Interview by Coral Martin

Abby is a Freshman. Undecided concentration. Intro Photography with Sharon Harper is her first photo class at Harvard.

CM: What was the inspiration or driving force behind your project?

AS: I have always had an interest in portraits but I have felt that I cannot take peer portrait photos that are interesting. As a result, I became more interested in the backgrounds of my photos. The backgrounds, or settings of my portraits, became the focus. Ultimately, the backgrounds I picked helped guide the vision of what the entire photo should look like. I picked the locations carefully. I scouted them out with an interest in how my subjects would interact with their settings. That’s the basic gist.

CM: I’m curious about your subjects. How did you choose them? Who are they? Did you give them any directions or did you let them do what they wanted to do?

AS: Well, my subjects are my friends and roommates. One is my little brother. As far as giving them directions, I would give them a basic gist of what to wear. I’d say, “wear this coat” or “wear solid colors,” but nothing really strict as far as direction is concerned. Sometimes I would tell a subject, “think of this” or “pretend like you’re waiting for someone” or “hop on one foot” – that is, if I wanted them to look off balance.

CM: Is there a mood or type of feeling you want your photographs to evoke?

AS: For me, what makes an interesting photo is the process behind it. Yet, I also feel if a photo doesn’t inspire any emotion it is not an interesting photo. I would say that the only real emotion my photos evoke is playfulness. In my photos, I also wanted to represent a quality that something is slightly off, but only slightly. I do not want my photos to be strange. I like to see bizarre photos produced by other people, but I prefer my own photos to be more grounded in reality.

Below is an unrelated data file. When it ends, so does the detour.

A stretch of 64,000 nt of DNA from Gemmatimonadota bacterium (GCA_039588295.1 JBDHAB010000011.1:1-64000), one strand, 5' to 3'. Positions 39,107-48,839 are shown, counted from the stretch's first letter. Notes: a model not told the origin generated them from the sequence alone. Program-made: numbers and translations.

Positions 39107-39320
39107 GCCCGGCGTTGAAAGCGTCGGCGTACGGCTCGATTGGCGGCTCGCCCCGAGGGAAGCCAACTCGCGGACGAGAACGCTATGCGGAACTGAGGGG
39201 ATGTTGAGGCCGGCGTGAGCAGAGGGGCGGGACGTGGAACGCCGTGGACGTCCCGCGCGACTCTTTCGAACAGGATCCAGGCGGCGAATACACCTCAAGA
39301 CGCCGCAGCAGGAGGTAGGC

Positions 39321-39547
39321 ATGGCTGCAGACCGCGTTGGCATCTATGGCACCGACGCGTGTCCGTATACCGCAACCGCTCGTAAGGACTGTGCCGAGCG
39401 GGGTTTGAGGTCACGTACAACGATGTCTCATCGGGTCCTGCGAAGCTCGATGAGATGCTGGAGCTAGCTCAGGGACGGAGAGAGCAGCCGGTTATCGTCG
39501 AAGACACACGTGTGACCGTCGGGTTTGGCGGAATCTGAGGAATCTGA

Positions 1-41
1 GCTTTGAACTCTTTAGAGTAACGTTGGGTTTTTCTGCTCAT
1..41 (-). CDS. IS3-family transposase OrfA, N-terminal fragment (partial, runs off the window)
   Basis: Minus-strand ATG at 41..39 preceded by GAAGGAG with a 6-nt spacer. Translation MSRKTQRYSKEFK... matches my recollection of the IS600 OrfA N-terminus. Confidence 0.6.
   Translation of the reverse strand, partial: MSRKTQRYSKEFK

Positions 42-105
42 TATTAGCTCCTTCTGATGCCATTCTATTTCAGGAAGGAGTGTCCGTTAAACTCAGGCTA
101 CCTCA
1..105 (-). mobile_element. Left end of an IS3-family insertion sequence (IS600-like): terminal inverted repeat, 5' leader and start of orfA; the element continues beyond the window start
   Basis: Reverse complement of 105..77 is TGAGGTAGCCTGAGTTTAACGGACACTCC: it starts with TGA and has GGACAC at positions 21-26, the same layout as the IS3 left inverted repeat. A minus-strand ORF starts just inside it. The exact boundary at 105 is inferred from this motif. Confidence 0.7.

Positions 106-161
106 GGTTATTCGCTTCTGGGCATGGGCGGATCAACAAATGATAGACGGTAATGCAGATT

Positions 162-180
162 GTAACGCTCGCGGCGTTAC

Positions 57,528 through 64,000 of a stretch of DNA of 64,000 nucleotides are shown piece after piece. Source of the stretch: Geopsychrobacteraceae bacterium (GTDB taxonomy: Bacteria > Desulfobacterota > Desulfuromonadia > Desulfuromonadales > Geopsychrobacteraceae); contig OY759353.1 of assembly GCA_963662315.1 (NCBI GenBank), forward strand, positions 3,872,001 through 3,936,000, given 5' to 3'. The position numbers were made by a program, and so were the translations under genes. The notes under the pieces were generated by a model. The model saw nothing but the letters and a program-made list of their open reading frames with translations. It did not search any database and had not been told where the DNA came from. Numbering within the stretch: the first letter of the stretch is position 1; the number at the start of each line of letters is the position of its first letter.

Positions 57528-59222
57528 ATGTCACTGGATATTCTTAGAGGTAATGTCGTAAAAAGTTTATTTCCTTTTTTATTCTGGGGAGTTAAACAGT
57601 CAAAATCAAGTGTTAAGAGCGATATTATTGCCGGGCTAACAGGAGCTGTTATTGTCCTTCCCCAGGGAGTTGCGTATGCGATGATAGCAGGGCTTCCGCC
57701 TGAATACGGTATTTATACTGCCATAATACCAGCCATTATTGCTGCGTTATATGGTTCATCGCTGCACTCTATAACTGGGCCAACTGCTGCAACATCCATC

CM: Are there any photographers who influenced your project? If not, I’d like to know about some photographers you admire.

AS: Well my work is nothing like his, but I really like Wolfgang Tillmans. There is something so compelling about his work. He has such a wide variety of photographs, from these party-going, really young urbanites, to photos of flowers, to soldiers. His work depicts all kinds of things, really. He even took a series of photos from the window seats on airplanes and I even find these really interesting. Tillmans’s work has a real dynamism and it is something I tried to capture, but I think I failed. So, I am really emphasizing what comes to me naturally in this project. That is why I focused so much on location.

CM: Since the locations are so central to your project, I’d be interested to know a bit more about them. Where were you? How did you choose them?

AS: Most of them are taken in Cambridge, around MIT, Kendall Square, Inman Square and Arlington. One is in Missouri, where I am from (central Missouri – Columbia). When I scout a location I am looking to see if there is something interesting going on. I look at the light and shadows and architectural features. For example, in one of my photos, there is a guy jumping up and he is touching the two pipes behind him. Some of the settings are a little stereotypical, but I wanted to keep them interesting enough. Most of what I was drawn to in choosing locations was purely aesthetic. For instance, I tried to avoid the red bricks that Harvard is so saturated in. There are no bricks in my project.

CM: I wonder about the frustrations and challenges you ran into along the way? Were there any?

AS: It was a challenge to keep my photos looking different. When photographing with the background in mind and also telling people how to position themselves, a lot of my photos ended up looking similar. Like these photos I took of one guy. I took two sets of photos of him a month and a half a part. It turns out I posed him in front of a yellow wall both times and even though I liked both shoots, I could only use images from one because they were just too similar. I also was told some of my photos were veering toward fashion photography, so I did not end up using a lot of the ones like that, even though I liked a lot of them.

CM: Any closing remarks? Inspirational quotes?

AS: No, no inspirational quotes. As long as people find my photos interesting I am happy!


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